Serotonergic mechanisms involved in the discriminative stimulus, reinforcing and subjective effects of cocaine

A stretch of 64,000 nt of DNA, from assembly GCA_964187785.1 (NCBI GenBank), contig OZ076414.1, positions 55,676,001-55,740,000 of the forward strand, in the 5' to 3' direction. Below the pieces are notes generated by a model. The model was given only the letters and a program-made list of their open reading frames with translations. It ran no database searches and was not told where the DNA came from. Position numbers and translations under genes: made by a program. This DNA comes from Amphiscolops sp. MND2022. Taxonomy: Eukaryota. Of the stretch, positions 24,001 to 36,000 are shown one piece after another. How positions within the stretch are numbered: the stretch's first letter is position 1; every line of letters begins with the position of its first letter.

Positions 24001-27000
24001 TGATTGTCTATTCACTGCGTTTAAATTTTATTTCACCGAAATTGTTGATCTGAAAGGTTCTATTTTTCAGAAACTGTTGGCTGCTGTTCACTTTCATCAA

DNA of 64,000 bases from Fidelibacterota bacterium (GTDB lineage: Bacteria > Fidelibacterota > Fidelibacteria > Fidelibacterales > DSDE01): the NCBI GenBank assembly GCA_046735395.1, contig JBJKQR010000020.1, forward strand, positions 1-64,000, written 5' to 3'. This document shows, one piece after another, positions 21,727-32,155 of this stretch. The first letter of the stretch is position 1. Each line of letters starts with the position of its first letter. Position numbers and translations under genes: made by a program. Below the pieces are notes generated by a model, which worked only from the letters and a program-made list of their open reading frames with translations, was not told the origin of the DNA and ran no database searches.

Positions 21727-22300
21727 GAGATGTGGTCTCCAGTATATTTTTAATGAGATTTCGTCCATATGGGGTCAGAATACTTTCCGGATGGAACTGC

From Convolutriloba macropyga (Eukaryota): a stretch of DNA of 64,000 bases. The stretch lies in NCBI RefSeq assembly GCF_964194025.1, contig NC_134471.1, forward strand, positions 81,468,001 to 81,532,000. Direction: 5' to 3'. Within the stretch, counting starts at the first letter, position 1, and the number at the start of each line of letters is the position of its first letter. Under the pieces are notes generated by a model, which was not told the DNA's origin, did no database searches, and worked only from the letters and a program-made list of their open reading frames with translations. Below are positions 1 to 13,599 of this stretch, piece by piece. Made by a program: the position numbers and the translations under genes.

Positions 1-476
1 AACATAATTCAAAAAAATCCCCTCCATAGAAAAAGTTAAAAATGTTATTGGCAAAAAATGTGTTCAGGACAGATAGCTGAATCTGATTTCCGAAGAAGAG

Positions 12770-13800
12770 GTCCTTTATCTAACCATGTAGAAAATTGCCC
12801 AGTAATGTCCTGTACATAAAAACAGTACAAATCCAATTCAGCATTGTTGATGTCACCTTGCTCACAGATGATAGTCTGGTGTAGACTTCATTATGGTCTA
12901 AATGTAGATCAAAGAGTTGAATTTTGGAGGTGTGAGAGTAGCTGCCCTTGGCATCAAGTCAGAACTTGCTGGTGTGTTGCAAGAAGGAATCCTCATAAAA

The purpose of the present manuscript is to review the current status of the role of serotonin (5-hydroxytryptamine; 5-HT) systems in the stimulus and reinforcing properties of cocaine in non-humans and the subjective effects of cocaine in humans. Review of the current literature suggests that general enhancement (via precursor administration) or depletion of brain 5-HT content (via neurotoxin administration or tryptophan depletion) impact the reinforcing effects of cocaine in non-humans and its subjective effects in humans. Selective 5-HT reuptake inhibitors (SSRIs) enhance the discriminability of cocaine and decrease cocaine self-administration in animals, although data to the contrary also exist. Studies in humans suggest that SSRIs attenuate the subjective effects of cocaine in humans. Although few drugs with selectivity for 5-HT2 receptors have been studied systematically, a 5-HT2 agonist and several antagonists show some efficacy in enhancing and reducing, respectively, the reinforcing effects of cocaine in non-humans. Limited data from humans suggest that a 5-HT2 antagonist may also decrease the subjective effects of cocaine; thus, 5-HT2 compounds deserve further attention. The majority of studies evaluating the 5-HT3 antagonists have reported negative results across all paradigms. In summary, while the functional significance of 5-HT receptors has not been fully elucidated, these data suggest that changes in serotonergic activity can modulate the effects of cocaine in both animals and humans under a variety of experimental conditions. One commonality among the studies with positive findings is that cocaine effects are only partially modified by 5-HT agents regardless of the direction of change.
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